Even then, the world's fourth most populous nation will be heavily dependent on domestic demand at a time when interest rates have risen sharply to defend the rupiah and inflation is at 4-1/2 year highs - the result largely of a jump in fuel prices and mismanagement of the supply of some staple foods.

Consumer spending is likely to be "the next shoe to drop", according to Credit Suisse Asia economist Robert Prior-Wandesforde, who forecasts GDP growth this year of 5.7 percent, followed by 5.3 percent next year.

"After a few years of unsustainably strong growth, the country is heading in to at least a couple of years of sub-trend activity," he wrote in a note.

In 2012 growth was 6.23 percent. The government forecast for next year is 6.4 percent.

UNSUSTAINABLE DEFICIT

As he comes to the final year of his second five-year term, President Susilo Bambang Yudhoyono has faced mounting criticism for his government's muddled approach.

"The coordination between ministers is now out of sync," said another senior economic official, who asked not to be identified because of the sensitivity of the issue.

The current account deficit, running at an unsustainable level of more than 4 percent of GDP, is heavily skewed by domestic structural issues including fuel price subsidies and a thirst for imported capital goods that suggest it will be hard to tame.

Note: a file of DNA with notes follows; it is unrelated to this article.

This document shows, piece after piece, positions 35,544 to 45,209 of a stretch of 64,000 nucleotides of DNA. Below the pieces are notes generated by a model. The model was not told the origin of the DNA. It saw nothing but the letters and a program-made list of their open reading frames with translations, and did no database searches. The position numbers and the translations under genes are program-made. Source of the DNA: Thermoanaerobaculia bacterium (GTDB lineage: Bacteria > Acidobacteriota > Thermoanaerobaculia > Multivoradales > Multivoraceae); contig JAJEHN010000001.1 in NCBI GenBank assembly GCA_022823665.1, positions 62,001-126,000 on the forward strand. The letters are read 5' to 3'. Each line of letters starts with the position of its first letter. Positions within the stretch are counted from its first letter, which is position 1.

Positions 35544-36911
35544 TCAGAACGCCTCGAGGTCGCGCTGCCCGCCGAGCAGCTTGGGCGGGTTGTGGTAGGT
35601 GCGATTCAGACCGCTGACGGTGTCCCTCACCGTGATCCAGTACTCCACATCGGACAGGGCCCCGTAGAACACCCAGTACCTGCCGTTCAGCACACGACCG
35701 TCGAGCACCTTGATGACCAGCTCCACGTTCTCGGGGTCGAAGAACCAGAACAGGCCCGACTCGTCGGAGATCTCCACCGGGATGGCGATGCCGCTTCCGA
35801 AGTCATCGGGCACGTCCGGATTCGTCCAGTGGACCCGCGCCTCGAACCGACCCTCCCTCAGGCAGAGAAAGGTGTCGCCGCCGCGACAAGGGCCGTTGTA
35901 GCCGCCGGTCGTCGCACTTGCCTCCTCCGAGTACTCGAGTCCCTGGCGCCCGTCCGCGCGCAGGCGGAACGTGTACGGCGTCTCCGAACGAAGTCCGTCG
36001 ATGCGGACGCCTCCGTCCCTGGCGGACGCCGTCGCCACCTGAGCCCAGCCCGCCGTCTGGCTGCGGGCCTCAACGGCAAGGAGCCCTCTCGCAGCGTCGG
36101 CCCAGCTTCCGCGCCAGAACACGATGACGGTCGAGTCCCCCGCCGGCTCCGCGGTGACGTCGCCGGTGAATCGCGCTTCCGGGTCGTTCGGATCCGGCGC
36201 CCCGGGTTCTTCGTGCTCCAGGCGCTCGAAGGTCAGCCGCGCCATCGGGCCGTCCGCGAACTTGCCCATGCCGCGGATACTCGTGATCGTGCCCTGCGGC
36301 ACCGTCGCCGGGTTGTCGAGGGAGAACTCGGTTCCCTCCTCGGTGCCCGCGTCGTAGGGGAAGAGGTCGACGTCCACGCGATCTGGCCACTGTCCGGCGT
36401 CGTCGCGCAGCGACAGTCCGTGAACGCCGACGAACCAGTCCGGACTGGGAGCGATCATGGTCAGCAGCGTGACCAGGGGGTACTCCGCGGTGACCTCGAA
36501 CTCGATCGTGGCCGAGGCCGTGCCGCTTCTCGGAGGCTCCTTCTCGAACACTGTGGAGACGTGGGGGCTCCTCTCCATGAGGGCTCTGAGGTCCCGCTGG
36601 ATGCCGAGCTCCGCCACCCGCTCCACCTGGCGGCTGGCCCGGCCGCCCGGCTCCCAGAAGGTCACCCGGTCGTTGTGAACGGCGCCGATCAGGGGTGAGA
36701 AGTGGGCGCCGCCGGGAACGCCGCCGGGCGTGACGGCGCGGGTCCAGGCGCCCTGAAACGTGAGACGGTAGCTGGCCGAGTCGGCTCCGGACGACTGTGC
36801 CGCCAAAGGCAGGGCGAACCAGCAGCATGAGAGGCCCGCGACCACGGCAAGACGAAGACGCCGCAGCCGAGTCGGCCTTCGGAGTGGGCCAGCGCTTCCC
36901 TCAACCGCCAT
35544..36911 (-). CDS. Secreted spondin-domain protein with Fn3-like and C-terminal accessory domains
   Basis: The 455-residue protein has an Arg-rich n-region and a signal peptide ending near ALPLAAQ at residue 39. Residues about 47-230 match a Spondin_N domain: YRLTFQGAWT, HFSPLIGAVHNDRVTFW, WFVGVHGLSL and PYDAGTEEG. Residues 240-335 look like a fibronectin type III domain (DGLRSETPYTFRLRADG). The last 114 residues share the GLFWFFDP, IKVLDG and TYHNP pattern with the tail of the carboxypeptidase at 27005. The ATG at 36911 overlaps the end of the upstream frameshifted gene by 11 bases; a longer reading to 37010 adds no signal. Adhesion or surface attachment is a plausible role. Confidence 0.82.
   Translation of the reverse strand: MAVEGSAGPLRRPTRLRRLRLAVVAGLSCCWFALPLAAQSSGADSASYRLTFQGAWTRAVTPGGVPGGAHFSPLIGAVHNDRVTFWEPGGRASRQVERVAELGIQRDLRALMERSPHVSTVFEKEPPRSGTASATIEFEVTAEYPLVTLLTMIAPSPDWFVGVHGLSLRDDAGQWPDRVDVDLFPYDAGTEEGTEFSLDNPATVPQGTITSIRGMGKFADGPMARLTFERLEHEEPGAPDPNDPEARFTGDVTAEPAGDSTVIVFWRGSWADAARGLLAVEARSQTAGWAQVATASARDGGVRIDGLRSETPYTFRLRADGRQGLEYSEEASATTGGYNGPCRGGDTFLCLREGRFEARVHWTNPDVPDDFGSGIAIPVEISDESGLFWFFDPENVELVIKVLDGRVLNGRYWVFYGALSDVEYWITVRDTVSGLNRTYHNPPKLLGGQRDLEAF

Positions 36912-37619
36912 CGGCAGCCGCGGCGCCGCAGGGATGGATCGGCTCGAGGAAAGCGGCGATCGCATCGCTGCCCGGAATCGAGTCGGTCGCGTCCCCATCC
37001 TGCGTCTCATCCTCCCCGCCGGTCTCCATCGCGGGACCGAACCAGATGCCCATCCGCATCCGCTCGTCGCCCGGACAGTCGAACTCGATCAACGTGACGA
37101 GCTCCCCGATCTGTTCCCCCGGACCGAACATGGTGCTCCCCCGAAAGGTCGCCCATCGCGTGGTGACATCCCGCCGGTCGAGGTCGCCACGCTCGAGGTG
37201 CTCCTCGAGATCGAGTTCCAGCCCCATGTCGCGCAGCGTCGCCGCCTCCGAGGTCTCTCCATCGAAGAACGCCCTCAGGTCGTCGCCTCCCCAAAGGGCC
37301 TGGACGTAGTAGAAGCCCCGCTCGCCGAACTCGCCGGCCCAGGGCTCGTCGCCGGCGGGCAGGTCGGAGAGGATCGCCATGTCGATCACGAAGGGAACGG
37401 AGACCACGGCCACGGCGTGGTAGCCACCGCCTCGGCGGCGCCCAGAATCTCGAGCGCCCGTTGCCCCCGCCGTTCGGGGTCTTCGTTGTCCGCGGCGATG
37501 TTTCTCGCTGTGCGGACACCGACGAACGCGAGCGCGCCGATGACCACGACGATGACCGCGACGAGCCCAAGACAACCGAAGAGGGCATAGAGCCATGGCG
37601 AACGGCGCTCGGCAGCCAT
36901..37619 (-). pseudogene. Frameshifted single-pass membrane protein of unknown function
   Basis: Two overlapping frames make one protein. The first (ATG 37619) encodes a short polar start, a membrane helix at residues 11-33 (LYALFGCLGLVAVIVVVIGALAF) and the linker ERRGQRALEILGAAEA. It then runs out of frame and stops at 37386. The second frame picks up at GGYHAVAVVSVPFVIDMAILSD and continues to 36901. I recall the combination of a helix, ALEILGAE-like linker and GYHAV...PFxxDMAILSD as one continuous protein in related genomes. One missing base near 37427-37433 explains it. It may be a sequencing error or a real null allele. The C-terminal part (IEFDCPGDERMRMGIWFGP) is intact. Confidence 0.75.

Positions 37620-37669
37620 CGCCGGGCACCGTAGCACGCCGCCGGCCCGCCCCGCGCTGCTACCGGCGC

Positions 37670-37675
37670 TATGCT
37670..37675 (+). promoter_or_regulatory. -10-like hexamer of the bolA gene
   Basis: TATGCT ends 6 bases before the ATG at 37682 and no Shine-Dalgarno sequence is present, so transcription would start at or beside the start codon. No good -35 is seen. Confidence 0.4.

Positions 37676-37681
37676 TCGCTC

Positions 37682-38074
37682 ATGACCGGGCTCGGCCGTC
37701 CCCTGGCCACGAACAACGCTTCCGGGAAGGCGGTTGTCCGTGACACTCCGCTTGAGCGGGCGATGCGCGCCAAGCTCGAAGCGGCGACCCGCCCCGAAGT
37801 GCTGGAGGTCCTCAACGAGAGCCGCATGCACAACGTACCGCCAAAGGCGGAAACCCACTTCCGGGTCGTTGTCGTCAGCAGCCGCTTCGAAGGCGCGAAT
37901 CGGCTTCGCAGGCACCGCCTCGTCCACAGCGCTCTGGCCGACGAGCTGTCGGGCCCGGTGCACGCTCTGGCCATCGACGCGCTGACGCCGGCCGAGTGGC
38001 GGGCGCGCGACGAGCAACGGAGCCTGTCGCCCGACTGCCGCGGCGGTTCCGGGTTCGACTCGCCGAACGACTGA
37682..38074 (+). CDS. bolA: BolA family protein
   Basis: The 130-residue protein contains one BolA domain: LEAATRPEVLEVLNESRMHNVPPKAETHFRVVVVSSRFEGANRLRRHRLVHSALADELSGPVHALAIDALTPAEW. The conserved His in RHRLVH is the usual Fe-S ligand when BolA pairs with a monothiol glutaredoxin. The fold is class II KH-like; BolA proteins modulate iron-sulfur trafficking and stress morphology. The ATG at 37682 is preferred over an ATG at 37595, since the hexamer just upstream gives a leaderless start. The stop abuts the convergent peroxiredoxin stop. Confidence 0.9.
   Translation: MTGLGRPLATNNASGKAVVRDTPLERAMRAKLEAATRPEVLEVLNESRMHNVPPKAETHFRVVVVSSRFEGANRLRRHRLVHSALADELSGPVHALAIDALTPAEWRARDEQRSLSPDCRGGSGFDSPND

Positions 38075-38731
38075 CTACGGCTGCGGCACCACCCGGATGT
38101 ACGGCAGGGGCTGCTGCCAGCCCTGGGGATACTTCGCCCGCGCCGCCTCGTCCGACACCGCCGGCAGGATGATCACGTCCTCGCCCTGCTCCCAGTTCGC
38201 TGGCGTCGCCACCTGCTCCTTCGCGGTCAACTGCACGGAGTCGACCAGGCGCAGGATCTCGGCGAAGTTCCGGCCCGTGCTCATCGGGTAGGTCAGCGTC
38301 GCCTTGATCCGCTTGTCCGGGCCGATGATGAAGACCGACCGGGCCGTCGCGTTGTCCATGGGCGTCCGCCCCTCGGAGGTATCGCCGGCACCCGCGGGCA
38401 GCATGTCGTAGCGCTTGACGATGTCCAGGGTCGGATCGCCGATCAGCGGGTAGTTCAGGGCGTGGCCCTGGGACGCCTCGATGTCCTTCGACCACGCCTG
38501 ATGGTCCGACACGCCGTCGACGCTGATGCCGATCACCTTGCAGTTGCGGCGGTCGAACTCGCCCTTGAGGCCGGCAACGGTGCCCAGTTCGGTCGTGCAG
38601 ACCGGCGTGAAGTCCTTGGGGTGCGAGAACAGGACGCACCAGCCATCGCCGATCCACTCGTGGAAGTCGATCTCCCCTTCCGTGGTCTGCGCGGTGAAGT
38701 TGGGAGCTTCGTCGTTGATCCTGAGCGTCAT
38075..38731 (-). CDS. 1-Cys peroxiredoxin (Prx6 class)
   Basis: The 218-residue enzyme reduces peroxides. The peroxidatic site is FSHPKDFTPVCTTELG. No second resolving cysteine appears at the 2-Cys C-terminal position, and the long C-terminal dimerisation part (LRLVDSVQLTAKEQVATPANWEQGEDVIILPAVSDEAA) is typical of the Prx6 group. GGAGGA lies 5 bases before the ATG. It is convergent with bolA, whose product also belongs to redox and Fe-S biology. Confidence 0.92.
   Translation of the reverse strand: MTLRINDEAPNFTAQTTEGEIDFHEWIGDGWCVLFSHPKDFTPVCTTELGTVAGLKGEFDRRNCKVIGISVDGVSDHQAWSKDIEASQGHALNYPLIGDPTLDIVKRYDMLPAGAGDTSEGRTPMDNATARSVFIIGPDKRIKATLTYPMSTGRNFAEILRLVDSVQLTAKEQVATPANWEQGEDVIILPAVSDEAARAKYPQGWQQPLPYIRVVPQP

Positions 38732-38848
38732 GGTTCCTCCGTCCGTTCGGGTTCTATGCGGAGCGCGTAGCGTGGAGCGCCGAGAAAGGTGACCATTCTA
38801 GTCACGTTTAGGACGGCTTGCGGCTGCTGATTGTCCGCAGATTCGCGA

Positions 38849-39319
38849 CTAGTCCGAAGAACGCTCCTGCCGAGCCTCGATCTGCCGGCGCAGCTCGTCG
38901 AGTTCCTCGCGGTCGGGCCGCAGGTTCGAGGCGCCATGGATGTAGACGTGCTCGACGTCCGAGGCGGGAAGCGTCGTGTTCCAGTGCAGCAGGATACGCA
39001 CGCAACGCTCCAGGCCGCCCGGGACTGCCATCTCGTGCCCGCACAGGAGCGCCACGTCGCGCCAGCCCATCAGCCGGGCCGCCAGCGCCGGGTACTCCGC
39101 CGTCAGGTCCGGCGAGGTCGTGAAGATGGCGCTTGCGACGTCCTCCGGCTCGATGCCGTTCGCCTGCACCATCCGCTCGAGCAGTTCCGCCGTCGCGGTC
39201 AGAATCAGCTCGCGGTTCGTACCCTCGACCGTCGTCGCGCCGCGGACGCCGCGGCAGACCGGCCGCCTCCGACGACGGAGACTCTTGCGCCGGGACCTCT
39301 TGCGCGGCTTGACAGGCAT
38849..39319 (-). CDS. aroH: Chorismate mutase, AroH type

Many worry that political leaders are already so wrapped up with next year's elections that there is no chance of substantial policy initiatives, such as another cut in budget-busting fuel subsidies, this side of the polls.

Business leaders welcomed the latest fiscal measures, including tax breaks, but were sceptical they will do much.

"The government always delays. It makes us a bit frustrated., said the head of Employers' Association of Indonesia (Apindo), Sofjan Wanandi.

"There is an urgency now," he said of the ballooning current account deficit, which triggered the past month's exodus from the rupiah and shares.

DECLINING COMPETITIVENESS

A relatively weak manufacturing base and rise of commodities in the export tally is also a major concern, making Indonesia more vulnerable to external shocks.

Poor infrastructure, rising wage costs and still limited skills of its workforce, mean that, while it cannot compete with very lowest cost producers, like Bangladesh, it also struggles to match more advanced manufacturing nations such as Thailand and Malaysia.

"This ... reflects a more serious problem in the economy: the de-industrialisation of some manufacturing sectors," Standard Chartered Bank wrote in a report this month.

Indonesia's workforce is the largest in east Asia after China, but about two-thirds of it is in the informal sector, mostly underemployed and low-skilled.

The recent years of rapid growth have widened the gap between rich and poor and there is little sign that education, widely cited as a major barrier to future growth in one of Asia's youngest societies, is improving fast.

The president's special envoy on poverty alleviation, H.S. Dillon, estimated that about 100 million of the 240 million population live below $2 a day and criticised the lack of coordination to resolve the issue.

He calculated that so many different agencies were involved that the government spent about 80 million rupiah ($7,200) per person on poverty programmes.

"It would be better to give the person 8 million (rupiah)."

($1 = 11,065 rupiah)

(Writing by Jonathan Thatcher; Editing by Alex Richardson)